alexa Irreversible Electroporation (IRE) Treatments Of 130 Patients With Prostate Cancers In Various Stages Over Three Years: A Safety Study
ISSN: 2161-1025

Translational Medicine
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3rd International Conference on Translational Medicine
November 03-05, 2014 Las Vegas, USA

Ducksoo Kim, Roger T Tomihama, Enric G?nther and Michael Stehling
Accepted Abstracts: Transl Med
DOI: 10.4172/2161-1025.S1.014
Introduction & Objectives: The field of prostate cancer in diagnosis and treatment has seen a lot of restructuring in the past years. A higher awareness and steady improvements in medical and biological technologies (PSA screening, MRI, PET scan, Histoscanning, genetic tests.) facilitate the diagnosis of prostate cancer and subsequent treatments. With this technological advancement, men with prostate cancers including low-risk prostate cancers are being more and more treated, which has been controversial and the subject of much debate. These concerns have influenced the treatment approach and brought more interest in less radical approaches like active surveillance or focal therapy, the latter causing an arms race of different ablation technologies. Two new procedures bring drastic changes in the ablation physics and hence very different properties: Photodynamic therapy (PDT) and Irreversible electroporation (IRE). IRE is based on ultra-short and rather strong electrical fields disrupting the cellular homeostasis by creating irreversible micro- and nano-pores in cell membranes, which cause apoptosis and subsequent cell death. The apoptotic cell death produces scaring and pain sensation to a very low level. Tissue heating is so negligible and the margin of the treatment field is extremely sharp. Being based on electrical fields, the effect zone is rather easy to plan and minimize side effects outside the IRE zone. Although IRE is much less tissue specific than PDT, it still comes with the promise of a certain tissue selectivity. Volume geometry and size is dynamically adjustable over a range of a few ten mm? up to several hundred ccm? using a concept of 2-6 sequentially triggered electrodes. We present our experience with 139 tissue ablations using Irreversible Electroporation (IRE) on 130 patients since May 2011. Objective is to assess the safety of IRE for treatment of prostate cancers in various stages. Material & Methods:For 130 patients rejecting all other treatment options, IRE (Nanoknife, Angiodynamics) was preformed to treat their various stages of adenocarcinomas (T1aN0MO ? T4NXM1c). 25 patients had history of recurrences after other treatments (5 TUTPs, 8 IRE, 4 radiations, 3 HIFUs, 3 prostatectomies alone and 2 prostatectomies and radiations). Multiparametric MRI was performed in 100% of the cases prior and 12 ? 24 hours after the IRE. MRI planed 3d-Mapping Biopsies of the prostate were obtained to determine the exact location in 47% of the cases. Whole gland ablations (n=23) or partial gland ablation (n=80) were performed. Mean percentage of ablated tissue was 64%. Treatment field also included urethra, neurovascular bundle, bladder, rectum, urethral sphincter, seminal vesicles and small bowel (n=93, 82, 24, 2, 12, 27, 1, respectively). Clinical and/or MRIs follow-ups were obtained at 3, 7, 12, 18, 26, 36 month intervals. Retrospective analysis was performed on 103 patients, who completed at least first 3-month-followup. Results:Only 2 of 103 patients (1.9%) needed post-procedural hospitalization (one catheter-induced infection and one rectourethral fistula): no surgical interventions were needed. Average recuperation and Foley catheterization time was 1-2 days. No pain medications above WHO level 1 required. 12 patients (11%) reported a temporary (n=10, < 9 months) and complete (n=2, >3 years) reduction in potency. 3 patients (3%) reported transient dysuria. 14 patients (13%) reported transient urinary retention. 12 patients (11%) developed transient incontinence (n=8) or urgency (n=4) after procedure. 5 patients (4%) reported dysejaculation. 3 patients (3%) reported post-procedural infection (cystitis, epididymo-orchitis, or other infection). Conclusion:IRE offers a new effective therapeutic option for treatment of prostate adenocarcinomas in various stages and improved safety profiles, favorable to other conventional treatments. Further long-term prospective studies are needed for oncological & functional outcomes.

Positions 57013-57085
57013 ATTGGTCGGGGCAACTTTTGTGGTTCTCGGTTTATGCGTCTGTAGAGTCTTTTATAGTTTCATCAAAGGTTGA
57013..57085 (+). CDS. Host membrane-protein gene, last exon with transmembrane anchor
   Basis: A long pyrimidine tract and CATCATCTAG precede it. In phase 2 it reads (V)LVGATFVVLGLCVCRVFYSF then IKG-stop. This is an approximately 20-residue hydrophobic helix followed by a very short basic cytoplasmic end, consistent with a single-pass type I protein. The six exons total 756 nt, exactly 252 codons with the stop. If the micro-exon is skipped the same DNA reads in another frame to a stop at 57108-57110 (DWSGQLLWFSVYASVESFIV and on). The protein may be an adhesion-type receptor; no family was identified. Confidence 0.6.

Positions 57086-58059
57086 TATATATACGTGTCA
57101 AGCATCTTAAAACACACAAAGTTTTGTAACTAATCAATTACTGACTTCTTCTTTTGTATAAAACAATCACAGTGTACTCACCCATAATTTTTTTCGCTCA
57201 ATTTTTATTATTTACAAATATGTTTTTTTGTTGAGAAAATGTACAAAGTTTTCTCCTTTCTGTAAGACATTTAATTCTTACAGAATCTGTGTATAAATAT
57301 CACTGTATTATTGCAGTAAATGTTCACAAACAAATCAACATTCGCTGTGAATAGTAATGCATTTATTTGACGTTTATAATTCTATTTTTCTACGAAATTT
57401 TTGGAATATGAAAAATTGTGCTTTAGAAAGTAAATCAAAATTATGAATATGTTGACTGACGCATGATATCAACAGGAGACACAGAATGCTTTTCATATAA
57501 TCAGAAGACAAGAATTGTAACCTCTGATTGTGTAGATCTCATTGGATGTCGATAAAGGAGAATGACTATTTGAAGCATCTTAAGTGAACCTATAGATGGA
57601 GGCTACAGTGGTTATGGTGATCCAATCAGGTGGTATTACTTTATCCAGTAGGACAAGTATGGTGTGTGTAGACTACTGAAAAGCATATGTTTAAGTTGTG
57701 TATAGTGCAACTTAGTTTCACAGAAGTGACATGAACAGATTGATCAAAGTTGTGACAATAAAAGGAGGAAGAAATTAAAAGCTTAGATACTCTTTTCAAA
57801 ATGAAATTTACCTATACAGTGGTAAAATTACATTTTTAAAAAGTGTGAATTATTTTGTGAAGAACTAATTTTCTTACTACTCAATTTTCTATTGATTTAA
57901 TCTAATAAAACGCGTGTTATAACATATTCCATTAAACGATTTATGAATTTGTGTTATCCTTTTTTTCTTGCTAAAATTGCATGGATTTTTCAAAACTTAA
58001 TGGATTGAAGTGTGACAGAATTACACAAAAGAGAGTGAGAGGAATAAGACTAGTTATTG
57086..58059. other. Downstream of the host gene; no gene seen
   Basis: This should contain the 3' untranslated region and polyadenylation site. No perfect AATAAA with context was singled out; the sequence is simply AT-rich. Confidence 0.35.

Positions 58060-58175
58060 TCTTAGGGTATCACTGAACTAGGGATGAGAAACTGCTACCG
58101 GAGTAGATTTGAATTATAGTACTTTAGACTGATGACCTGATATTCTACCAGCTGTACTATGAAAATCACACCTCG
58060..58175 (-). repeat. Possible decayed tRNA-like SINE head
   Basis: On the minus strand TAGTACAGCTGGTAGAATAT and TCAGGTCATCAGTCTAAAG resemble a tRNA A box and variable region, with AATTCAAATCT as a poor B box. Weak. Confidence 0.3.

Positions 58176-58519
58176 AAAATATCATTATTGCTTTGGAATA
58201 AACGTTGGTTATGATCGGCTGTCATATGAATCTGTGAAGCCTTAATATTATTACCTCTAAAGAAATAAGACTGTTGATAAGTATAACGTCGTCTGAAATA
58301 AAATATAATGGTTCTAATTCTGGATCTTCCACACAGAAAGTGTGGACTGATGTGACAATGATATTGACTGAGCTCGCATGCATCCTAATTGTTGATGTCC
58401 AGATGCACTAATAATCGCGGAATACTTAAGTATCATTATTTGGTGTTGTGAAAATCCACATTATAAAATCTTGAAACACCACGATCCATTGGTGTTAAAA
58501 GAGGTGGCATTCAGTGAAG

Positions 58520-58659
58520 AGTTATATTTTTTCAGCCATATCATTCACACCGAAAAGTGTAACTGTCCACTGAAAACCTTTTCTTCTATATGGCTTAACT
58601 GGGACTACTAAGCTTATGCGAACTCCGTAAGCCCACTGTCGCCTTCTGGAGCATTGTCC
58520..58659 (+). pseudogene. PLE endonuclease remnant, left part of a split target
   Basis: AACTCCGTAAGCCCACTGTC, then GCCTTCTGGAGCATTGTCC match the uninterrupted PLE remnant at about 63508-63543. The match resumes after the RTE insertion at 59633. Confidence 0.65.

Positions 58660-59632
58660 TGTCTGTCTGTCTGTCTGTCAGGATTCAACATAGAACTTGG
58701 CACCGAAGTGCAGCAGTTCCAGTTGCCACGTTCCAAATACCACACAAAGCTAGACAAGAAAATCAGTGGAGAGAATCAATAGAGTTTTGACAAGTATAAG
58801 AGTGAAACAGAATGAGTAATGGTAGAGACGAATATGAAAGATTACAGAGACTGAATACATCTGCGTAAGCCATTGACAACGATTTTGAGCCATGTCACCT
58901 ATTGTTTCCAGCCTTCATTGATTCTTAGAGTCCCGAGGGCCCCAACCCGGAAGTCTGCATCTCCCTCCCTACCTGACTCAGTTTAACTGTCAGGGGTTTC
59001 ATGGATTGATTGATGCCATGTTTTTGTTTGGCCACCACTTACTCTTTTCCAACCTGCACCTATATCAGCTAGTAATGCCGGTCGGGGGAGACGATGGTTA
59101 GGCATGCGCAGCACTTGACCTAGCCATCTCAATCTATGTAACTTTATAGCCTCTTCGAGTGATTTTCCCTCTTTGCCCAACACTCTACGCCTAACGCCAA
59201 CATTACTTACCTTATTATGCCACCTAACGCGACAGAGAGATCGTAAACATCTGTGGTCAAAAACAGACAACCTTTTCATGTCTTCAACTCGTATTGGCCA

Ducksoo Kim, MD is practicing Cardiovascular and Interventional Radiology at Boston Medical Center and Boston VA Health Care (Director of Interventional Radiology), and currently Professor in Radiology at Boston University of School of Medicine. After graduation from Catholic University Medical School in 1973 and serving as Army Surgeon from 1973 to 1976, he completed Radiology Residency at Beth Israel Medical Center, NJ in 1981 and NIH Cardiovascular and Interventional Radiology Fellowship at Stanford University Medical Center in 1983. He has invented and patented over 15 medical devices. He has written over 100 scientific papers in various medical journals. He also edited a textbook entitled ?Peripheral Vascular Imaging and Intervention? and is editing another textbook entitled ?Vascular Imaging and Endovascular Intervention? He has been elected as the Top Docs in USA or America?s Top Physicians in 2004, 2005, 2006, 2013, and 2014. He received Alumni of the Year Award from Catholic University Medical College and Grant for Grand Challenges in Global Health from Melinda & Bill Gates Foundation in 2013. He has been also elected for Who?s Who in America and Who?s Who in the World since 1995 and 1996, respectively.
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